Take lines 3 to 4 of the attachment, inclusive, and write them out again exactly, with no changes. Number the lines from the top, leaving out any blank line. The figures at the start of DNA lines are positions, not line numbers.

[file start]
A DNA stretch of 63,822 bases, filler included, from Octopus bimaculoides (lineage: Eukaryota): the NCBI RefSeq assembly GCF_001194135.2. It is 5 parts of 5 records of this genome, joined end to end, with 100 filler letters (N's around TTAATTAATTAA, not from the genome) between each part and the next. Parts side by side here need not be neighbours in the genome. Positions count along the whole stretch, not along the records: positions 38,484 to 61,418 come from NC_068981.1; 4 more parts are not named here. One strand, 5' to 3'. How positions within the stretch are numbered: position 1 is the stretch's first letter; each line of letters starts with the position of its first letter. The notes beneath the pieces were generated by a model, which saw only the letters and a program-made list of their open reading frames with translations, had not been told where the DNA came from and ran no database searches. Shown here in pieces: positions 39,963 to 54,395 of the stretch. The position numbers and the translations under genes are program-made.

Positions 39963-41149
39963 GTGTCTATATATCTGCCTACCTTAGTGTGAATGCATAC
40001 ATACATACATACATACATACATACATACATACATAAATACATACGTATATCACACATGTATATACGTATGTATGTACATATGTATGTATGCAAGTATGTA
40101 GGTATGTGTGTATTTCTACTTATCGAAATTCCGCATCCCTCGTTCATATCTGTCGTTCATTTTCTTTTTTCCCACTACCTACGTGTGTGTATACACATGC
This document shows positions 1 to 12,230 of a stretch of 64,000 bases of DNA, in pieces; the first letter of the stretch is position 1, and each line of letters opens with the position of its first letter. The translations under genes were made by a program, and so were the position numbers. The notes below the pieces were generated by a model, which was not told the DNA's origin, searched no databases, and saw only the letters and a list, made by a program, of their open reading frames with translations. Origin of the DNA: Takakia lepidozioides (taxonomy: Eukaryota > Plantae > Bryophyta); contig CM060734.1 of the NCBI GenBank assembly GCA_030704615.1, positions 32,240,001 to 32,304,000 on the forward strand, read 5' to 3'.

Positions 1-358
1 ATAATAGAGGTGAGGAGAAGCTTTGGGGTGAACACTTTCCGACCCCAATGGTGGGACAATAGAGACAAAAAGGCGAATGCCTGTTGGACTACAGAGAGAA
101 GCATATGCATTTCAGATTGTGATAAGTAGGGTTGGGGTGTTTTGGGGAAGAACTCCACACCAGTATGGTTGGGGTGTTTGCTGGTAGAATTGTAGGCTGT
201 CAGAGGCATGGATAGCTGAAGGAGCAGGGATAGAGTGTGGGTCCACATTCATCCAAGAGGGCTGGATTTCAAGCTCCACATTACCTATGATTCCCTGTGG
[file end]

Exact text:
39963 GTGTCTATATATCTGCCTACCTTAGTGTGAATGCATAC
40001 ATACATACATACATACATACATACATACATACATAAATACATACGTATATCACACATGTATATACGTATGTATGTACATATGTATGTATGCAAGTATGTA